Celebrating 100 Year Old Neighbours on Neighbour Day – Water for Riley Unveils the Finalist Designs

Calgary, Alberta -  One year ago, Water for Riley announced the unique partnership among neighbours that have existed side-by-side for 100 years that had never actually done anything together until now.   Water for Riley is the brainchild of Deborah Sword, a resident of Kensington district and member of the Hillhurst-Sunnyside community.  Bringing together businesses, charities, academic institutions, The City of Calgary, The Calgary Foundation, Place2Give Foundation and local residents, the multi-phased Water for Riley project is now entering its mid-point.

A competition was held this past academic year for ACAD and SAIT students to design a public drinking fountain that is as much a functional utility as it is a piece of art.  The students’ designs have been displayed at various venues around the community including elementary schools, art galleries, and the community centre.  Last month, the 21 designs were reviewed by a jury with expertise in engineering, architecture, design and urban planning. The jury shortlisted a final three designs. Those three will be unveiled at Framed on Fifth on June 18th at 2pm.

Water For RileyThe three designs have been given to the Calgary office of international consulting firm IBI Group for technical review. Once IBI Group has delivered its recommendations, the jury will reconvene and make its final selection of the design for Riley Park. After that, construction begins!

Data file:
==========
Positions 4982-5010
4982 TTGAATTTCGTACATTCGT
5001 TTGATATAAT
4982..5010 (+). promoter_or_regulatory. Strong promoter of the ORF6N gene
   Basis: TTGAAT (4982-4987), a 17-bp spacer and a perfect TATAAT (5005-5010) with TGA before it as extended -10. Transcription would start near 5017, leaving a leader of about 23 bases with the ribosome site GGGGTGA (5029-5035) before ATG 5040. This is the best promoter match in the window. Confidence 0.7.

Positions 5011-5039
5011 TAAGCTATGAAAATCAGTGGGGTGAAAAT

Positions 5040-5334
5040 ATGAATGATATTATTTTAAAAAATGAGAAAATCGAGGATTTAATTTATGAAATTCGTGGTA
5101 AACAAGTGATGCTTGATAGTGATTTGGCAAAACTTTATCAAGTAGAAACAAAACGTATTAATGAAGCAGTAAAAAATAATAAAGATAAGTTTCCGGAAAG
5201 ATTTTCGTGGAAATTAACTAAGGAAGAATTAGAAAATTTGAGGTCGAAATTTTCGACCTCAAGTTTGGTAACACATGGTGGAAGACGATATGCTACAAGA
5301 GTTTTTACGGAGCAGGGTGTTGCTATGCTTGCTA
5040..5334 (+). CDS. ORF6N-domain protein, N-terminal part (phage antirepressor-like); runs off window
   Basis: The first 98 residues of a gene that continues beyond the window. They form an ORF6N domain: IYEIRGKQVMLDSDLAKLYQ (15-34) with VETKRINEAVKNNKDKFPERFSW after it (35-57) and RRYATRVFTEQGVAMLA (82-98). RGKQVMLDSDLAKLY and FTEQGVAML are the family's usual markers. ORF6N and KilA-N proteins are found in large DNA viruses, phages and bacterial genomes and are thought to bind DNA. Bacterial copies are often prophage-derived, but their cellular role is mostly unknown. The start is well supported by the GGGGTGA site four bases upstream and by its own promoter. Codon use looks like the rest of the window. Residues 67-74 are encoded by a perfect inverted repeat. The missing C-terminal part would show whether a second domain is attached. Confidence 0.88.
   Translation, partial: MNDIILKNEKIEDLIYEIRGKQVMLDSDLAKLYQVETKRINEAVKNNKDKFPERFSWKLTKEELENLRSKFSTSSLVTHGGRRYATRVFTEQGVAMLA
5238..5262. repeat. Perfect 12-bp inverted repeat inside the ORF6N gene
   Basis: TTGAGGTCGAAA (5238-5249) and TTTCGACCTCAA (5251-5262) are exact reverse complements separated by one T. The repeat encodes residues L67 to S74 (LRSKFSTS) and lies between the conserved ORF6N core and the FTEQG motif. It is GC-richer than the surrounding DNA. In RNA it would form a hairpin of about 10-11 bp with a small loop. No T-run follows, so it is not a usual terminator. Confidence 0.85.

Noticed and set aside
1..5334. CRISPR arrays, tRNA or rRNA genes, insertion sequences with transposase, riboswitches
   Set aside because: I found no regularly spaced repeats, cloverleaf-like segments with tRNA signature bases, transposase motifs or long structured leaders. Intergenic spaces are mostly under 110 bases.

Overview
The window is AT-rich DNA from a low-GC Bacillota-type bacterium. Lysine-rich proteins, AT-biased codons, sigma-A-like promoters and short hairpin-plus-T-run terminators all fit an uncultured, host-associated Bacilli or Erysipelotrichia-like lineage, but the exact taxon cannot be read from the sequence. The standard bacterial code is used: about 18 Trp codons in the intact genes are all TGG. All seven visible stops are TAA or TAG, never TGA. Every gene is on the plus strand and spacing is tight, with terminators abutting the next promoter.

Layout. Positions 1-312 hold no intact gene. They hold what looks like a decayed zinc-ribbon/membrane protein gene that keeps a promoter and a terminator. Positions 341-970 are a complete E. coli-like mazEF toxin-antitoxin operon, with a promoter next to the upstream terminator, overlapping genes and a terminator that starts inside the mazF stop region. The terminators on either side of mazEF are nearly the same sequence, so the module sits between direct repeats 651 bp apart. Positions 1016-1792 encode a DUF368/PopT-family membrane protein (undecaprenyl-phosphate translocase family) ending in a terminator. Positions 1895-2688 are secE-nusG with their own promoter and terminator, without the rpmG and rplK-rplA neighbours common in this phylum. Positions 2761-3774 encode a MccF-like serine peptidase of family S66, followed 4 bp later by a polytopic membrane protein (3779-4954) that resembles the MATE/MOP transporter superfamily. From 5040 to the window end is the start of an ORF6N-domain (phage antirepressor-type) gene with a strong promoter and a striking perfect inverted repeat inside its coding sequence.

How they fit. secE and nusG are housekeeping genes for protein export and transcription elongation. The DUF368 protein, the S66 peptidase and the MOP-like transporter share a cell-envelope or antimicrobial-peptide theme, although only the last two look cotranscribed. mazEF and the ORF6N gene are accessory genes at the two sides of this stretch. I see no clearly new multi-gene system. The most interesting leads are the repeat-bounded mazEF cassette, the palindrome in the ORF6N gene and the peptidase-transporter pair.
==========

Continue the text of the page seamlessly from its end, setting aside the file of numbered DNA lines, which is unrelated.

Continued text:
Why is this project important for Calgarians? 

“Thousands of people visit Riley park each season leaving behind many hundreds of plastic water bottles wasted, and disposable cups littering the ground.  There currently is no drinking water in the park even though children play in the refurbished playground, families picnic on the many tables, apartment residents seek a backyard experience on the park’s open space, Calgary’s Cricket league plays on the original pitch, Foothills Orienteering Club meets there, and dog training groups practice there.  When the bandstand is built, music lovers from all over will visit,” says Deborah Sword, Volunteer Project Manager. “We estimate that a drinking fountain in an easily accessible spot for people and their pets can divert about 20% of the plastic waste that is currently left in the park’s trees and bushes.  That we are creating art as well as providing a functional and necessary service has a positive impact on property values.  As well, the student designers were given criteria such as accessibility, durability, and a green economy.  So, all the designs have multi-layered nozzles to accommodate mobility restrictions, refilling bottles, and pets.  Water for Riley is fostering an inclusive community that cares about environmental awareness.”

More importantly, as a result of this project, students who are in the Creative Economies of art, design and architecture have had the professional experience of submitting a design, presenting their project to experts, having it reviewed by professionals with comments, and, in the case of one lucky student, have their design come to life.  In a city where we have been talking about diversifying our economy, this is a bold, living example of what the Creative Economy, especially Green Innovation, embodies – multiple stakeholders coming together creating new jobs and bringing forward a functional piece of art that will serve generations.

For more information and to see the shortlisted designs please join us on Neighbour Day – June 18th, 2pm at Framed on Fifth 1207 5 Ave NW.

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Note to Editor –

About Deborah Sword

Deborah recently transformed her practice from full time Conflict Manager into full time writing about Conflict Management. Water for Riley is a second full time job as a volunteer. 

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